Digital and remote clinical trial designs have plenty to offer in terms of cost and efficiency, but data handling and other concerns suggest there's still work to be done, according to experts at the American Heart Association Scientific Sessions 2019.

Janssen, researchers discuss evolving digital trial challenges alongside launch of remote, 1,900-person drug study

By Dave Muoio
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Photo courtesy of Janssen Pharmaceutical Companies. From left to right: panel moderator Patrick Wayte, Dr. C. Michael Gibson and Dr. Paul Stoffels.

Due to the promises of lower costs, simple scaling and greater patient engagement, digital technologies are all but an inevitability for the drug trials of tomorrow, according to experts from pharma and the clinical research community speaking this weekend at the American Heart Association Scientific Sessions in Philadelphia.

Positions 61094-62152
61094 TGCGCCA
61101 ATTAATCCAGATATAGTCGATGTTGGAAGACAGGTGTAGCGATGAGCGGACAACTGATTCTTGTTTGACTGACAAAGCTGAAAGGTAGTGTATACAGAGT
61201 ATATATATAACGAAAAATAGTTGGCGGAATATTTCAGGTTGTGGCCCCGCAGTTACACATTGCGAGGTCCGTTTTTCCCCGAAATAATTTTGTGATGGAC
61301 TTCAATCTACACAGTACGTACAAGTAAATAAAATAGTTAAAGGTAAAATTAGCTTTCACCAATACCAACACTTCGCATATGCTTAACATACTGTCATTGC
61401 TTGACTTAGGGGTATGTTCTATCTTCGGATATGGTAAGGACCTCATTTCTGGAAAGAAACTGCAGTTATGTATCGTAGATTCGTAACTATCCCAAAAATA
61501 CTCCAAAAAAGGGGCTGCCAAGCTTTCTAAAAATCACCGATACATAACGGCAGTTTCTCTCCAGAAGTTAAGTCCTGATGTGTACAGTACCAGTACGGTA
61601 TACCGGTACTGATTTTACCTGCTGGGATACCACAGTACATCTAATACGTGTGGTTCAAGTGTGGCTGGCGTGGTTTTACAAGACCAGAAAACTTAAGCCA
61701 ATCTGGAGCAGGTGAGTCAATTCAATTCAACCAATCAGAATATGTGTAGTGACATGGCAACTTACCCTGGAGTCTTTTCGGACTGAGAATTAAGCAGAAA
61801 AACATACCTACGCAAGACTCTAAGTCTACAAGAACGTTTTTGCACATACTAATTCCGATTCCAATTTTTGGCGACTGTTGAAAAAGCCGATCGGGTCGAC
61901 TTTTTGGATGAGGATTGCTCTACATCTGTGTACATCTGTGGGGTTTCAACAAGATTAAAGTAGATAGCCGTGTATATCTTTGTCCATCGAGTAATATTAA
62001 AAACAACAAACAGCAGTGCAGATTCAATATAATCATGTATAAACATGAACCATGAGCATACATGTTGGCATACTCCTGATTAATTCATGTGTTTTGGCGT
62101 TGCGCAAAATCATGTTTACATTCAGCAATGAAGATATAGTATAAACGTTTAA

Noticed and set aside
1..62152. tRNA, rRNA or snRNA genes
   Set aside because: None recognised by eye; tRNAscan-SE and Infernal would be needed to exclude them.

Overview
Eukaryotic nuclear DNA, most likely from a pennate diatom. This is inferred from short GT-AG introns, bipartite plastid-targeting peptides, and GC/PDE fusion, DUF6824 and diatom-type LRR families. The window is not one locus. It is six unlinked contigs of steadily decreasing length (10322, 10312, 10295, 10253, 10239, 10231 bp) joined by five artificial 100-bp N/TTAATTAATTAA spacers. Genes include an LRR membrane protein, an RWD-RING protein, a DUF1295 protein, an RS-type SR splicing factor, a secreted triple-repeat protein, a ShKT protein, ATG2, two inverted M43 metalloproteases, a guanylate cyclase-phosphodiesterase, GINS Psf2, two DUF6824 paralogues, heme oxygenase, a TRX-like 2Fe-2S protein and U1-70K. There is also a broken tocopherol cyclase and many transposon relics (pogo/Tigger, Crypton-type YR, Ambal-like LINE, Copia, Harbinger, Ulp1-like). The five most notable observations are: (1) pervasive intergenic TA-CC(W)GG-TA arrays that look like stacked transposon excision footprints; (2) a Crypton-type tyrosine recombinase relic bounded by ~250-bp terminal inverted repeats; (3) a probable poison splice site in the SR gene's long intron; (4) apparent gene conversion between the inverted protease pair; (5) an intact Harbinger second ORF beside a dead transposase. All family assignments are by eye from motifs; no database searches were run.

These comments were accompanied by the official kickoff of CHIEF-HF, Janssen Pharmaceutical Companies of Johnson & Johnson’s latest clinical trial that it says will be “the first-ever completely decentralized, mobile, indication-seeking clinical study.”

Canagliflozin: Impact on Health Status, Quality of Life and Functional Status in Heart Failure (CHIEF-HF)

According to Janssen, the new CHIEF-HF trial will include no in-person clinical visits and instead rely on virtual communications and data collection via a smartphone app and wearable sensors. The nine-month effort aims to enroll roughly 1,900 US adults with chronic heart failure regardless of Type 2 diabetes status.

In the first of two study phases, these participants will be randomly assigned to receive the study drug canagliflozin or placebo in a 1:1 ratio. After three months, participants will be informed of which treatment they had been receiving, and will be given a choice whether or not they want to continue to switch therapies.

All the while, participants will be reporting their conditions through clinical questions provided via study app. These data will be combined with logs of their physical activity such as daily steps and stairs climbed, which will be recorded using a wearable device and delivered through the connected smartphone app.